Lessons Based on Lies.

by Hannes Wessels

Having two daughters at school in the modern age certainly has its challenges. They say this is simply history repeating itself and parents have, since the beginning of time, bewailed the cultural and existential forces that shape the minds of their children. This may be true but technology has changed the dynamics dramatically with the ‘information highway’ that is the internet and the transmission of ideas and opinions has never been easier. A double-edged phenomenon which allows the peddler of falsehoods and disinformation an easy platform from which to influence an audience against which the defences are flimsy. All one can do as a parent is attempt to equip ones progeny with the fundamentals of life based on the facts and hope they will then bolster their own intellectual barriers in dealing with the untruths that will doubtless come their way. In this endeavour we parents look to our schools for assistance.

As someone of European ancestry living in Africa the problem of child-rearing is exacerbated by the fact that we live in a mercilessly ‘politically correct’ era which has decided that most, if not all the world’s current ills are the fault of the group of people who hail from the landmass west of the Caucuses. That’s my lot and by popular decree, my two girls aged 13 and 15 must also accept responsibility. Unfortunately the problem is further compounded in the teaching of history.

My youngest has just done ‘African history’ and this has concentrated almost entirely on what the white man did wrong. Obviously the apartheid era has featured prominently and the legend of Nelson Mandela has been burnished; nothing or little about F.W. de Klerk and the previous rulers who forsook the real option to retain power and fight on but that is to be expected. The twisted version of our continental history being disseminated by our ‘educators’ (whatever happened to the word ‘teachers’?) goes back far further and deeper and bar a few minor diversions our children are taught the history of the European in Africa is really little more than one of the history of slavery, plunder and persecution.

Going back to the beginning there is no mention of the fact that the original ‘settlers’ or ‘enslavers’ the Portuguese were courageous sailors; effectively the first ‘globalists’, who were opening up the world through exceptional feats of navigation and seamanship. Thanks to them the world changed and in many ways for the better as the ‘East’ connected with the ‘West’ and man acquired the technology and knowledge to travel and develop. Indeed the Portuguese mariners, those who survived the appalling losses at sea, took ‘slaves’ back to Europe but they were few in number and this was incidental to their greater purpose which was establishing a trade-route to India.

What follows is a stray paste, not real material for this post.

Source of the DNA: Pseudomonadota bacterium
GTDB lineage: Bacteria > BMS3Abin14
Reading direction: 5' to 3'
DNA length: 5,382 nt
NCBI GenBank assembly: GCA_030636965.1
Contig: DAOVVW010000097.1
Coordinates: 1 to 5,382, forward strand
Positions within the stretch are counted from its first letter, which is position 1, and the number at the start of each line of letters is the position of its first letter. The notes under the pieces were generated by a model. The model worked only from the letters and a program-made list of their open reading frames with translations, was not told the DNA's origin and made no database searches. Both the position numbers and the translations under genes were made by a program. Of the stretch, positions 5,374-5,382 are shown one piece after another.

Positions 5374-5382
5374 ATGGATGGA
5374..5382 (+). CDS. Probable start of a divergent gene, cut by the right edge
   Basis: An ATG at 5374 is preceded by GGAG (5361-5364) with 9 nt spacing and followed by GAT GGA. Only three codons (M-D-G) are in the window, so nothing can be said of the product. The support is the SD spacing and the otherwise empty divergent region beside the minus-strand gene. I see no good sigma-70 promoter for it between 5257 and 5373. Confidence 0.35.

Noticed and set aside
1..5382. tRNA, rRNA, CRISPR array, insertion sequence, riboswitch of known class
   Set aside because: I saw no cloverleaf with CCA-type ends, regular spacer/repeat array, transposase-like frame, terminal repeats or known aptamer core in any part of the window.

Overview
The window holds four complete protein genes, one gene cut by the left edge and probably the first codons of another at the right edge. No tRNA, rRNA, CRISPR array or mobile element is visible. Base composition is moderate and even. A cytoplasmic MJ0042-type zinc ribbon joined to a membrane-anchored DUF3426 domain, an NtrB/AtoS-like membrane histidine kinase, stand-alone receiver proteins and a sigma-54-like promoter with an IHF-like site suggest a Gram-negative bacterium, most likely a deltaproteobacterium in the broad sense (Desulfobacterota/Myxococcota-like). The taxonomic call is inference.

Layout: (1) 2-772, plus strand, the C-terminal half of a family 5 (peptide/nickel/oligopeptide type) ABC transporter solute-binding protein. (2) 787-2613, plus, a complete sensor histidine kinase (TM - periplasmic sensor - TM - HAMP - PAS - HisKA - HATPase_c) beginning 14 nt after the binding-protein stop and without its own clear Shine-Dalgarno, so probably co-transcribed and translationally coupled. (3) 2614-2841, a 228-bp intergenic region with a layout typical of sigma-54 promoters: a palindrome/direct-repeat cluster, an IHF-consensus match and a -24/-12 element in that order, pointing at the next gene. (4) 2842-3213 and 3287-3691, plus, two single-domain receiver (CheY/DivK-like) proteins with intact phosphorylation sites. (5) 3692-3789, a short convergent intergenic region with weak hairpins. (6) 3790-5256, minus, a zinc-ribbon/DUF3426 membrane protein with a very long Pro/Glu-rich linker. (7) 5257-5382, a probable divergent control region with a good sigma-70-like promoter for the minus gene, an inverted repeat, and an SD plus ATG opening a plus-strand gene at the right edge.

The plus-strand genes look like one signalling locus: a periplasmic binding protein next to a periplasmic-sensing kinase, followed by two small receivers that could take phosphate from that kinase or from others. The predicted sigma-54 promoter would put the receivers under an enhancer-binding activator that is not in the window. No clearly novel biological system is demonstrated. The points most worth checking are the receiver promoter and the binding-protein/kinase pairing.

Thereafter the colonial age arrived and my child has been taught a wholesale abuse of fellow humans and their precious resources followed. At no point has she been taught that the Europeans introduced, medicine, modern technology, education, a semblance of law and order and, for better or worse a Christian ethos that preached a message of love and goodwill.

At the same time my older daughter was covering early American history and again this period, she has been taught, was pretty much all about the slave trade which is covered in exhaustive detail while little attention is paid to the fact that the greatest country on earth was in the process of being constructed by tough, hard-working, innovative people who had forsaken the relative security of Europe for the hardship and risk of a pioneering lifestyle on hostile frontiers. Harriet Tubman, Frederick Douglas, and John Brown; all anti-slavery activists have received more attention in her studies than George Washington, Benjamin Franklin and Thomas Jefferson.

While all the real and imagined evils are emphasised no mention of any of the following facts:

  1. Slavery was abolished over 200 years ago.
  2. It was the British, using the maritime muscle of the Royal Navy who abolished it at great cost to the exchequer.
  3. Africans themselves were the ultimate slavers who worked energetically and ruthlessly to bring the human cargo to port.
  4. The Europeans were not alone. Virtually every other naval power traded in slaves.
  5. Roughly 50% of Europeans arrived in North America as ‘indentured servants’ and were in reality little more than slaves.
  6. They were whipped and beaten, sometimes to death for rules violations.
  7. Some 50% died before expiry of their term of indenture.
  8. Only 1.5% of the total white population of the United States ever owned slaves.
  9. A recent UN report indicates 65 million people are presently enslaved world-wide but none in Europe.
  10. That 620,000 whites died in the Civil War that was fought, in some part, over slavery.

They also have not been told what Muhammad Ali said as he prepared to return home from what was then known as Zaire after his famous ‘Rumble in the Jungle’ with George Foreman. Asked by a reporter in Kinshasa how he had enjoyed his stay on his home continent his reply was enlightening. ‘Thank God my grand-daddy got on that boat!’

 

 

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